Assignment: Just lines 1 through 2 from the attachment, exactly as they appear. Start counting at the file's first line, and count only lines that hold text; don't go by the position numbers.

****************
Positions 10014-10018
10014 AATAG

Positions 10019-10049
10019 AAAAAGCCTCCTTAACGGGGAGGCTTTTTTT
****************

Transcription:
Positions 10014-10018
10014 AATAG